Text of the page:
Kitchen Organization: Part 2Feb 15
Okay, let’s get started on this. Kitchen countertops are traditional resting places for everything from keys to homework to mail. They are one of the messiest spots in most houses. Aside from the aesthetics, this makes it difficult to use kitchen countertops for what they were actually intended to be used for—preparing and cooking food.
Keep your countertops as clear as possible. This means store everything in cabinets that you don’t use at least once a day. Most people keep knife blocks, cutting boards, and coffeemakers, on their countertops, but not much else. The areas around your sink and cook top are premium space that should always be clear and available.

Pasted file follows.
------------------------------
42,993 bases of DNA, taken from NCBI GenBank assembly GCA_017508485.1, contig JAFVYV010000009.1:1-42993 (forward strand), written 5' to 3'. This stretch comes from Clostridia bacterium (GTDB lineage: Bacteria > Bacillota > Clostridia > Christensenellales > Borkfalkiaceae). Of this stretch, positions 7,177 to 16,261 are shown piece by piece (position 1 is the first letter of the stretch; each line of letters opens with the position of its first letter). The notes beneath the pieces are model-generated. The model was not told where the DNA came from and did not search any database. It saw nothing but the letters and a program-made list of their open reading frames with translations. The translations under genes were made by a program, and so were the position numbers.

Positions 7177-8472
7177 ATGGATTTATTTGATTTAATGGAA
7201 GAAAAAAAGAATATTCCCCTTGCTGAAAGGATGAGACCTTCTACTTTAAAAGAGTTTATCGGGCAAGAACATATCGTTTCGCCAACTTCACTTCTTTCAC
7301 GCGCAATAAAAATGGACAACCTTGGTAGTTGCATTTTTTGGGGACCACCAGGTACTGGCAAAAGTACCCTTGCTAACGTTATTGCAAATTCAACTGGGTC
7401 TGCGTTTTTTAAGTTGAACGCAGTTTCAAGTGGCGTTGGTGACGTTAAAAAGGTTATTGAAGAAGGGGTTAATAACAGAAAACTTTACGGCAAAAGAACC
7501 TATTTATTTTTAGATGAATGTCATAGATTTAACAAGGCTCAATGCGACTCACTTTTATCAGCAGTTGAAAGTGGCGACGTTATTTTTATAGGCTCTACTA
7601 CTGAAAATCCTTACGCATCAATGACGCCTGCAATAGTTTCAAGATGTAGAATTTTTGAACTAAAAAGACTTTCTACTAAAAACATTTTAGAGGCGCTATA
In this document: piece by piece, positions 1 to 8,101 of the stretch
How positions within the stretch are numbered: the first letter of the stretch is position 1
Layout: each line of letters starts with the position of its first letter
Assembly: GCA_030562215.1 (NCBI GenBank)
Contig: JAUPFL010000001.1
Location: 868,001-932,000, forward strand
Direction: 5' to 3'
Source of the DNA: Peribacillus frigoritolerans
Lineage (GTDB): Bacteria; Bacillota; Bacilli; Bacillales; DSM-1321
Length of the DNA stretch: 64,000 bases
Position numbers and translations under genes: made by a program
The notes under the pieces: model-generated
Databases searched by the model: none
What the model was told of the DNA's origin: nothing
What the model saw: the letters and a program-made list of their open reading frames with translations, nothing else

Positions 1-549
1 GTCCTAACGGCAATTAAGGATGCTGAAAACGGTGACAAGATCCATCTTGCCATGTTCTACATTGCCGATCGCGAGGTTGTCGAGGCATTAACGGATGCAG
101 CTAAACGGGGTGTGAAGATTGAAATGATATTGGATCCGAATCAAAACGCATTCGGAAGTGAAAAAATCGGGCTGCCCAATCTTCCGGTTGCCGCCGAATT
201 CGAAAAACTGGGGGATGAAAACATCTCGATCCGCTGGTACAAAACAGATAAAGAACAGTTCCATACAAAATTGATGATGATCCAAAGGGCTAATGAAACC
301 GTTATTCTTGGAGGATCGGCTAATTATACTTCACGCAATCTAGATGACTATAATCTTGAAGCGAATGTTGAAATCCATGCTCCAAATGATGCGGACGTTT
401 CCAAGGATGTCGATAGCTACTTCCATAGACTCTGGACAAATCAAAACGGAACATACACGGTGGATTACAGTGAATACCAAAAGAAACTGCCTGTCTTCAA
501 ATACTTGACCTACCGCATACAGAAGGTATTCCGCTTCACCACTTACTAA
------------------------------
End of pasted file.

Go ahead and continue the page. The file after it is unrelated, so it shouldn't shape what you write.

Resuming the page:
When you start preparing food, you begin by taking ingredients out of your refrigerator and cabinets. Be sure to arrange those ingredients so that they’re at least 2 feet away from your sink, if possible. That way, once you start processing (cleaning, peeling, etc.) ingredients at the sink, you’ll have space immediately next to the sink to put the finished products. Also, by keeping ingredients away from the sink, you’ll keep the bottoms of cardboard boxes dry.